NEW DELHI: With less than a fortnight left for the WTO ministerial in Nairobi, India has said that it does not want to discuss new issues related to labour, environment and investment unless the existing ones related to agriculture, subsidies and continuation of the Doha Development Agenda are sorted out.

Commerce secretary Rita Teaotia has said even though the contours of what is there on the negotiating table of the WTO is not clear, there are four issues on which India wants to emphasise-—continuation of the Doha Development Agenda, reduction of targeted and trade distorting subsidies given by developed countries to their farmers, permanent solution on public stockholding for food security and a package for the least developed countries.

“There is one group of countries who appear to be stonewalling the engagement on substantive negotiations on the issues that Doha mandated. At the same time, while stonewalling some issues, there is an effort now to introduce new issues on the table to try and expand the issues which are already on the table… Our assessment is that before we move on to any of these newer areas, there is a need to close some of the issues that are already on the table on which a lot of effort has gone in interest to developing countries,” she said.

Her statement comes almost a week after a draft declaration of the WTO ministerial skipped most of these issues and mentioned newer issues such as ecommerce. Commenting on the draft declaration, the secretary said that it has left out all the contentious issues.

Developed countries have been trying to insert issues related to investment, competition, labour, government procurement, environment, climate change, global value chains that are sought to be inserted in to the discourse. India’s emphasis on continuing with the Doha round was seen al most a month ago when Prime Minister Narendra Modi pitched for it while addressing the India-Africa Forum Summit.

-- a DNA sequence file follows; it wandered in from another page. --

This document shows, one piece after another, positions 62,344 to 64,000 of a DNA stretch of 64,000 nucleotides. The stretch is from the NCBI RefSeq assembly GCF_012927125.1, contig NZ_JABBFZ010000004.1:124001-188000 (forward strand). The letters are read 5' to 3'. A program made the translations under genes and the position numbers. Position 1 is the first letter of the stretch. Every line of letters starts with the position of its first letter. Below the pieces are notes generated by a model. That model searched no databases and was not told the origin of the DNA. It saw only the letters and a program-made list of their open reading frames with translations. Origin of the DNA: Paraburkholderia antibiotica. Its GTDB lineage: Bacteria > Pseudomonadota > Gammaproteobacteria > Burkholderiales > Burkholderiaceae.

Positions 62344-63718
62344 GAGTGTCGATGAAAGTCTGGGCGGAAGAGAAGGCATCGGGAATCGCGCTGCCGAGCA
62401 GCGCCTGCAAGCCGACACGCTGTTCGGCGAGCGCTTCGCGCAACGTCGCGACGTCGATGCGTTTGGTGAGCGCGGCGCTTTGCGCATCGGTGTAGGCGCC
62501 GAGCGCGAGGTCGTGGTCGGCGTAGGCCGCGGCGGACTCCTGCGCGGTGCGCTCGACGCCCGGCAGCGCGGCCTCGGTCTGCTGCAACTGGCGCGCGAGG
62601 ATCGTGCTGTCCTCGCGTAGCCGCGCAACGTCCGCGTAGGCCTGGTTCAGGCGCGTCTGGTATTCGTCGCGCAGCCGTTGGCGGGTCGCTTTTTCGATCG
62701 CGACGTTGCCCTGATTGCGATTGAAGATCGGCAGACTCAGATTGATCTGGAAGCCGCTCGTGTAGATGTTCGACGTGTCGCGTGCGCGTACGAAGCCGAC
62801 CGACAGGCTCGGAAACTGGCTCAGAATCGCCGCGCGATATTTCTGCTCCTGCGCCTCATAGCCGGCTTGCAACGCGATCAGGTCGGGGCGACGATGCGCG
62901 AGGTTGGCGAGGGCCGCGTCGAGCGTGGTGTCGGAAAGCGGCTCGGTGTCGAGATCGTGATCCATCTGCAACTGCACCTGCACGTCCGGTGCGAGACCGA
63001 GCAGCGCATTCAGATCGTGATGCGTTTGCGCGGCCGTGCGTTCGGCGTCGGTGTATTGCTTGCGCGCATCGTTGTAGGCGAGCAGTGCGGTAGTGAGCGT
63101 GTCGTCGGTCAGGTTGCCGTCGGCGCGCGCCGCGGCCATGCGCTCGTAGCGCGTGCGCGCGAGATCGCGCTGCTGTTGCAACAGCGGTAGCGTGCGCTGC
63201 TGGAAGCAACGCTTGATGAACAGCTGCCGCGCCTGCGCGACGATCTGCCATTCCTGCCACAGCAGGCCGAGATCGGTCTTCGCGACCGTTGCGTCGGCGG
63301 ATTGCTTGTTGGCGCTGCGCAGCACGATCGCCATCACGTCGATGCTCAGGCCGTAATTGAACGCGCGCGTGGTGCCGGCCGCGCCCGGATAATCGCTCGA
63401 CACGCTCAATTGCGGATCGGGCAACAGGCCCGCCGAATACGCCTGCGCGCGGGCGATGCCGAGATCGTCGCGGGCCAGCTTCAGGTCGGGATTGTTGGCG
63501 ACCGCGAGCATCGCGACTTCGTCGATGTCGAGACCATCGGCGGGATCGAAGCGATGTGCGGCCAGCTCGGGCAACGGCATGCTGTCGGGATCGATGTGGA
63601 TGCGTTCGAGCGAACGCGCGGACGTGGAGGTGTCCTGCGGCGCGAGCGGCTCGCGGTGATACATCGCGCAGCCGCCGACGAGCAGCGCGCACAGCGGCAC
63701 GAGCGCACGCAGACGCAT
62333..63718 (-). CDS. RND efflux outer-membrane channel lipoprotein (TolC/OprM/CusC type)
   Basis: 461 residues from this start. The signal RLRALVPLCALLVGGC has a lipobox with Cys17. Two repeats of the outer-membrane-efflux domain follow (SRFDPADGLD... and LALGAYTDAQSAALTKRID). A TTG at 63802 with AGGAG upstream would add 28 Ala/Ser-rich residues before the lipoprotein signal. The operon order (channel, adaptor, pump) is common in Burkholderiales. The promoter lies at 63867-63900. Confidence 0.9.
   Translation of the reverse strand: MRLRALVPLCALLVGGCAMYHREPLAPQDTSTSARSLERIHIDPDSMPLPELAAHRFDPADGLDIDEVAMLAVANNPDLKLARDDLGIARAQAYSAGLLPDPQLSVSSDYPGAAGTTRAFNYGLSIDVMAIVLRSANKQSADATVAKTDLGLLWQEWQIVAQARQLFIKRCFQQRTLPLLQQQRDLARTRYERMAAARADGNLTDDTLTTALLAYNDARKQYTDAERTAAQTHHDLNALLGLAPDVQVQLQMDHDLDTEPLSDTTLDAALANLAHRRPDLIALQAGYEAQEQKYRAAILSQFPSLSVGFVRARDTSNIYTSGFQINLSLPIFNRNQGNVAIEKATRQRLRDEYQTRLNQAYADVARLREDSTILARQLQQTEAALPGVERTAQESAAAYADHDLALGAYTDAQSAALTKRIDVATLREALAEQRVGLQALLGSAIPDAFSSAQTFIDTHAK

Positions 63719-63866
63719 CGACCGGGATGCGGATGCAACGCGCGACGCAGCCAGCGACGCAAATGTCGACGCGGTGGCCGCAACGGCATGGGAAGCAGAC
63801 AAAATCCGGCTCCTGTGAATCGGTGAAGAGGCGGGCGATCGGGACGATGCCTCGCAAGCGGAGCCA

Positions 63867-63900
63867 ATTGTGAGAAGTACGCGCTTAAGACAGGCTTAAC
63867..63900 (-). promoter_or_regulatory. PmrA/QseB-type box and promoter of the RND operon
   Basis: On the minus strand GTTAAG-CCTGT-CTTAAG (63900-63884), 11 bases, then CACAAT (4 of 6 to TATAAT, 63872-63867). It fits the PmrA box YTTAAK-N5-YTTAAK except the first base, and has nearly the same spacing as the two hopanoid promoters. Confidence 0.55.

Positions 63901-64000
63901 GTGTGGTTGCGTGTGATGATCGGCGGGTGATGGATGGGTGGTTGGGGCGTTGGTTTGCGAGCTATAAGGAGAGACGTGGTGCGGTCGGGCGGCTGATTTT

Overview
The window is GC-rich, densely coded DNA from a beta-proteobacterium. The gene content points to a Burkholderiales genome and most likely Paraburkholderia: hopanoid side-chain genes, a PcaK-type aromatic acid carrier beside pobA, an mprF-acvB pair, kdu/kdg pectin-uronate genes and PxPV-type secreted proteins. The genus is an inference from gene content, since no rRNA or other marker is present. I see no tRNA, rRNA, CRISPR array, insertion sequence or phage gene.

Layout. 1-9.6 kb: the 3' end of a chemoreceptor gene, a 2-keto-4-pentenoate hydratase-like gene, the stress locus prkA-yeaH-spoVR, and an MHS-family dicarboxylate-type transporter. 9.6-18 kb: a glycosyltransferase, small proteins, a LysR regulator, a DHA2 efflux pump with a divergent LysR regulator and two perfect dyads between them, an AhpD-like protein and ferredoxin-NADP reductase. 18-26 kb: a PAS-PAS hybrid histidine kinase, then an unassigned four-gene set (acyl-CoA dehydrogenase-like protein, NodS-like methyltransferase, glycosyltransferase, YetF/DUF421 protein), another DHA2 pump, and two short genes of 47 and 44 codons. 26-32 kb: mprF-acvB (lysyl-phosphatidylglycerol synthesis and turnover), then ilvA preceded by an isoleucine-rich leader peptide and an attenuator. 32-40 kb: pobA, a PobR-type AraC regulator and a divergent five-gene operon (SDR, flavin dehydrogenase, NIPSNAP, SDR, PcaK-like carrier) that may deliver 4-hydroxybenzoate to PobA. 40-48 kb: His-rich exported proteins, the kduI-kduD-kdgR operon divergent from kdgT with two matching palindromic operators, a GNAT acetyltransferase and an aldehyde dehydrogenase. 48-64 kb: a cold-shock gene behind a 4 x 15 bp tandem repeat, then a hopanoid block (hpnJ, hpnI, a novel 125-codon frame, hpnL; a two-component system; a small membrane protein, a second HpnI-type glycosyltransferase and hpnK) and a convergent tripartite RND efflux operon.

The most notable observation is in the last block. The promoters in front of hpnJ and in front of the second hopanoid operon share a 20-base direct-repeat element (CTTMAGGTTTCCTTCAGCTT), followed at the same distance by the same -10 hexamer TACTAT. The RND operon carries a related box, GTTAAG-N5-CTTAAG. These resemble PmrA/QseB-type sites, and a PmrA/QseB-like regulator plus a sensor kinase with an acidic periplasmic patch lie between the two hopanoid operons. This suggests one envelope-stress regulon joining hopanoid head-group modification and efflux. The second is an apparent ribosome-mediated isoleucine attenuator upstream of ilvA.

Referring to developed countries’ theory on how India, China and Indonesia, among other emerging economies have seen very impressive economic growth rates, Teaotia said that the economic situation of the two sets of countries is different due to which the latter can’t take commitments similar to the former.


Teaotia said that New Delhi does not want the Doha Development Agenda to be abandoned at Nairobi even though there have been rough patches and difficulty in coming to a conclusion. More than a hundred countries have a built consensus on this, she said.

Second, she urged developed countries to reduce targeted subsidies to their farmers as they are trade distorting. “We must protect our farmers from surge in imports of subsidised products or sharp dips in prices. India and the G-33 have been demanding special safeguard mechanism. Some developed countries have this and this has created asymmetry,” she said. Seeking a permanent solution on public stockholding for food security is next on India’s list of expectations because the interim solution that was found by way of a peace clause in the Bali ministerial is not a final outcome.

Lastly, India wants a package for the LDCs because it already offers 98.2% of its tariff lines at zero duty for them apart from giving zero-fee business visas.


On being asked the shift towards plurilaterla trading agreements like TPP, TTIP and RCEP, she said “Plurilaterals tend to become trade distortions and this is not desirable for welfare. Our first commitment is to work in the WTO framework.” On the issue of India ratifying the trade facilitation agreement, the secretary added that India is drawing up a road map for this as there are many stakeholders involved.